Administration Logging Plan Faces Critics

Environmentalists are furious at the Bush administration for issuing new proposed rules on logging in national forests that environmentalists say take away important safeguards for protecting the nation's trees.

Critics claim that the administration is in bed with timber companies because of its decision to lift requirements for in-depth environmental or scientific studies on the impact of logging on the local wildlife.

"We believe this is payback time in a proposal that was written by the timber industry's allies and long term supporters for the benefit of the timber industry and not for the American public," said Robert Dewey of Defenders of Wildlife.

"Under these new regulations, big industry gets to carve up our national forests like a holiday turkey,'' said Randi Spivak, executive director of the environmental group American Lands Alliance. "Industry executives are going to gobble this new policy up.''

The plan aims to streamline the planning process for 192 million acres of national forest by giving local managers more leeway in deciding on the management of the land they supervise without seeking studies or permission from U.S. Forest Service.

Bush officials defended the proposal as a way to remove red tape and paperwork costs.

"Processes were so cumbersome and analytical before, that for the average citizen, you almost had to have a PhD to participate. So we are trying to make it a process that's much more understandable and I think people will be much more encouraged to participate," said Sally Collins, associate chief of the U.S. Forest Service.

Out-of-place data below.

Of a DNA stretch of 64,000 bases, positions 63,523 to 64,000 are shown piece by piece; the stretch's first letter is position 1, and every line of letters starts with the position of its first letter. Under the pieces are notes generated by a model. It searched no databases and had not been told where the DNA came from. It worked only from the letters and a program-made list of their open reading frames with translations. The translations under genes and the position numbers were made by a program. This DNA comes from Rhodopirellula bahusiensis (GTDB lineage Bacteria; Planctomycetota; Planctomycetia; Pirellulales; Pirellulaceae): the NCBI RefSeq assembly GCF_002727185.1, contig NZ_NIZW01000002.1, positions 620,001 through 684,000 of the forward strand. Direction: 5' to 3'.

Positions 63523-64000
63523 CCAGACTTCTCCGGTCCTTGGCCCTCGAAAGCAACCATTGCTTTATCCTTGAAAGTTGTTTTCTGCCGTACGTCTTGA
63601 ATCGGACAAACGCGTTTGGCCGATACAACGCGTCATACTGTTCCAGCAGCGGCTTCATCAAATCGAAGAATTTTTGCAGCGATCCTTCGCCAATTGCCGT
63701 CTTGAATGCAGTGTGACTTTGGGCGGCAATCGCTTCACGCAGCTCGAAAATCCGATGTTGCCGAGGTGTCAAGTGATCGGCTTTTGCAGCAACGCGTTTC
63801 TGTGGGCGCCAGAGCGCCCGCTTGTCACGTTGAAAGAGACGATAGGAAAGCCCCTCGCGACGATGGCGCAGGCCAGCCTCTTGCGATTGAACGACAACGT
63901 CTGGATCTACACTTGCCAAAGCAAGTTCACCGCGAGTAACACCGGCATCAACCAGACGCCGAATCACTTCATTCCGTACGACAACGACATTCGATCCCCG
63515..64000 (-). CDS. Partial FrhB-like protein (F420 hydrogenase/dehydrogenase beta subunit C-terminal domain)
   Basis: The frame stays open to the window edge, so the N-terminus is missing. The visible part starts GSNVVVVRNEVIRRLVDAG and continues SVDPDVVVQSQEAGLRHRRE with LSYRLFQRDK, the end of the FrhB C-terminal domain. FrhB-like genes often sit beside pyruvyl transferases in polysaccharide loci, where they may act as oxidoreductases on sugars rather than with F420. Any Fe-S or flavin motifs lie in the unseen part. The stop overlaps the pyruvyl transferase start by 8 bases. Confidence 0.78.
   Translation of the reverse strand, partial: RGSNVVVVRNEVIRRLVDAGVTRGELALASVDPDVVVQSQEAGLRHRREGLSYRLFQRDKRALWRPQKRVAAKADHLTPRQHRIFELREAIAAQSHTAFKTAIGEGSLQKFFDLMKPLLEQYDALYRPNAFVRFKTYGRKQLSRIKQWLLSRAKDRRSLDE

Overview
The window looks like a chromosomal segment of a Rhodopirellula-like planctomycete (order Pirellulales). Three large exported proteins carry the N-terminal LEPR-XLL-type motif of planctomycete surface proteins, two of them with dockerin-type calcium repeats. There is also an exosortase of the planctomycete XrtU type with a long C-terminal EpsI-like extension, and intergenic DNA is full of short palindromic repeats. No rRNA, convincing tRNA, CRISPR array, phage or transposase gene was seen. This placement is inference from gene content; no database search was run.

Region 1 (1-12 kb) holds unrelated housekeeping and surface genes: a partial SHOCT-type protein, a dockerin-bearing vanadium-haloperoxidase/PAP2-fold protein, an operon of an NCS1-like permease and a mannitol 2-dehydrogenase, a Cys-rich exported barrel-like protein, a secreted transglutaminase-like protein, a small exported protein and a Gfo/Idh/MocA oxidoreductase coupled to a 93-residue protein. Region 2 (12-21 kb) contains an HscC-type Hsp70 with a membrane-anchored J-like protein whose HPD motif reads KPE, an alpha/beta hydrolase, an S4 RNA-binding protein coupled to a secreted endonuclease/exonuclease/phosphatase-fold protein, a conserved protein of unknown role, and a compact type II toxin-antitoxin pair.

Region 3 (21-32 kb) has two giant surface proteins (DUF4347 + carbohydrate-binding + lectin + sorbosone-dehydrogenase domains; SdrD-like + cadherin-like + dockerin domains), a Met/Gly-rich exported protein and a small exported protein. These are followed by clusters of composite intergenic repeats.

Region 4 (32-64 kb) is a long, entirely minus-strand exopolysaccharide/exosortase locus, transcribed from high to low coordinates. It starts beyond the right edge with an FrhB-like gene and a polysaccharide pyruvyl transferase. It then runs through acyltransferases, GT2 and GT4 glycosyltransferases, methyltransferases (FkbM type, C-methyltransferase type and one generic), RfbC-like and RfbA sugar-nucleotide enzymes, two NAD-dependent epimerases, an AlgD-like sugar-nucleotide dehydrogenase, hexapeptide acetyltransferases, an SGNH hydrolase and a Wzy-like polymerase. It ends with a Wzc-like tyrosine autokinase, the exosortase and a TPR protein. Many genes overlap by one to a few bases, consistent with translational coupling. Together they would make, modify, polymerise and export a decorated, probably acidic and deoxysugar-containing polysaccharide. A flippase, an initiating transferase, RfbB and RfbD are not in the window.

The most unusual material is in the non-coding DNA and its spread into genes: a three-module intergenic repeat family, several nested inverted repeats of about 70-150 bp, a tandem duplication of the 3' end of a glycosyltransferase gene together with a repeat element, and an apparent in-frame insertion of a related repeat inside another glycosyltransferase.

Collins said land management plans for America's 155 national forests now typically take as long as seven years to complete because of requirements for scientific studies and other paperwork. She estimated that the Forest Service could save 30 cents on every dollar now spent by eliminating what she said are often duplicating efforts.

With these forest rules coming just a week after new, relaxed clean air standards, critics see a pattern of pro-corporate moves by the White House. They also question the timing of the announcement, made on the Wednesday before Thanksgiving Day.

"This proposal was made less than hours before many people sit down to enjoy a Thanksgivng turkey on the weekend and not focus on major federal public policy questions," Dewey said.

The U.S Forest services said that the rules have been a long time in the making and just happened to be ready for comment on Wednesday. 

A 90-day public comment period on the new regulations begins as soon as the rules show up in the Federal Register. Without massive written protest, the regulations are likely to become law without much revision. 

The rule making is the latest administration measure aimed at national forest management. Bush officials earlier pushed measures to cut down excess trees blamed for fueling wildfires and they have tried to limit the ability of environmental groups to get plants and animals added to the endangered species list.

"This is a very serious and troubling assault on many of the basic protections we have had for national forests for 20 years,'' said Mike Anderson, a policy analyst with the environmental group The Wilderness Society.

"It's going to drastically reduce the level of environmental analysis and public involvement that goes into national forest planning and development.''

Fox News' Steve Centanni and the Associated Press contributed to this report.